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Farmers’ Market Coming to Westbrook

Published April 01, 2019

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Westbrook is about to have its own farmers’ market, thanks to the efforts of local farmer Bonnie Hall. The farmers’ market will open on May 24, the Friday before Memorial Day weekend. It will take place on the lawn in front of the Teresa Mulvey Municipal Building from 4 to 7 p.m.

The market will run for 20 weeks, with the last one for the year scheduled for Oct. 4.

Bonnie Hall places a premium on fresh, local food, and Maple Breeze Farm has been in the family of her husband, Westbrook Selectman John Hall, since 1635.

“It’s very important to me, being a farmer, to have the community know their farmers and know their food,” Hall said. “This whole movement of getting to know farmers and know where their food comes from—it’s working out beautifully for Westbrook folks to know who’s growing food in their area and have fresh food for 20 weeks.”

At one time there was a farmers’ market at the Westbrook Mall, according to Hall, but this will be the first in the town center. The market was approved by the Board of Selectmen and then the Zoning Commission in late March, giving Hall the green light to proceed.

Maple Breeze Farm will provide fresh beef, pork, chicken and duck eggs, and maple syrup. It will also supply wares from John Hall’s cousins at Sweet Pea Cheese, located on the Hayes family farm in North Granby; Sweet Pea Cheese makes cheese from cows’ and goats’ milk, yogurt, and pasteurized but non-homogenized milk.

The market will also provide Westbrook shoppers with fish, freshly baked breads and other bakery items, vegetables, and honey.

“I’m hoping to have fresh mushrooms from Killingworth,” Hall said. “And I’m hoping to get some salsa. And then we’ll have the berries once they come into season. I’m just really excited about feeding Westbrook. It’s a collaborative effort. We can’t feed the world, but as farmers working together we can feed our friends and neighbors.”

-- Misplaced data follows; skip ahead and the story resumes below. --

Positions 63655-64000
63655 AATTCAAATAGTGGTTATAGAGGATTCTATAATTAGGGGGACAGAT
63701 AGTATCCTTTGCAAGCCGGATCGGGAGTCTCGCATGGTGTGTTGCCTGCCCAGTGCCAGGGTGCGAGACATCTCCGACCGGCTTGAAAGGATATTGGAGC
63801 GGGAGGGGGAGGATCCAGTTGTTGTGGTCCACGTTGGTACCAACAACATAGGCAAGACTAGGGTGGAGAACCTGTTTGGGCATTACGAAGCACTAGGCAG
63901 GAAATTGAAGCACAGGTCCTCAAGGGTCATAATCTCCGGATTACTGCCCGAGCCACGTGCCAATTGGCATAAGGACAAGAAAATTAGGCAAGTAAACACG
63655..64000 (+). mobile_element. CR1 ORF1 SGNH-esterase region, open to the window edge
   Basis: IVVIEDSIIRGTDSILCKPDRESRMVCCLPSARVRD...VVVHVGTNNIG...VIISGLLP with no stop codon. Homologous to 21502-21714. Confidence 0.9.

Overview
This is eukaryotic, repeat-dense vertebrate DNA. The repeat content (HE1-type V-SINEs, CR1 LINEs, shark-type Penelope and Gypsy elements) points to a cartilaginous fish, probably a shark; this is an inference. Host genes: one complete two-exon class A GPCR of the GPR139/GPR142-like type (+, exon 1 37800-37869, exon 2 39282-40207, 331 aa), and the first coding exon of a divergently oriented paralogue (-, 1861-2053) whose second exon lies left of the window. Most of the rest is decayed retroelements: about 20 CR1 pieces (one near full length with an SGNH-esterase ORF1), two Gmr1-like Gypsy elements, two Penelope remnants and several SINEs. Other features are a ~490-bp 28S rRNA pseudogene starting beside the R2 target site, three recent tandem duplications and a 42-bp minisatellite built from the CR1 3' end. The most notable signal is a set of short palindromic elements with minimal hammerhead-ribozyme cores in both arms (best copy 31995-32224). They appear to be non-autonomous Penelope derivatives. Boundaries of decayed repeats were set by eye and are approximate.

Getting the farmers’ market going required first meeting with the town’s health director, Sonia Marino.

“She needs to be on board and we want everybody to be safe with food handling and preparation,” Hall said. “She’s been wonderful to work with and she’s so excited to have this health component with our residents, to have them have access to fresh local produce and food.”

Hall also ran the vendors’ contracts by town attorney Michael Wells. And she put a lot of thought, she explained, into the time and location of the market.

“We needed Route 1 access. That’s prime,” she explained. “From Maine to Florida, access to Route 1 is really important. It’s a safe location and the town’s Mulvey center was the place that kept coming back to my mind. We’ll be on the southwest side of the front lawn, back by the building itself. There’s one-way traffic in and out and plenty of parking.”

Friday afternoon is the perfect time to shop for summer weekend meals, Hall said, and the 4 to 7 p.m. window gives people time to come after work.

Getting approval late in March has limited options somewhat, Hall explained. She’s hoping to get a few food trucks to come, but many of them are already committed to other farmers’ markets. She’s also reached out to local musicians, hoping for some low-key music, “just so people have that wonderful vibe—they can eat, they can sit on the lawn and listen to some music and have some goodies.”

Her efforts have already been met with enthusiasm.

“I put it out yesterday afternoon on Facebook and I was just was really encouraged with all of the comments and all of the people that are really excited,” she said. “I’m just hopeful that they’ll be able to come out to support it and keep it going.

“It’s a full circle to know where your food is coming from and trust your farmer, who’s growing it,” she added. “Ask the questions—you can’t do that in a grocery store, but you can do that at a farmers’ market and really have that connection with your food.”

Hall is hopeful that local restaurants connect with farmers and move to a farm-to-table model.

“There’s nothing better than having fresh arugula that’s just been picked,” she said. “People are going to eat well this summer.”

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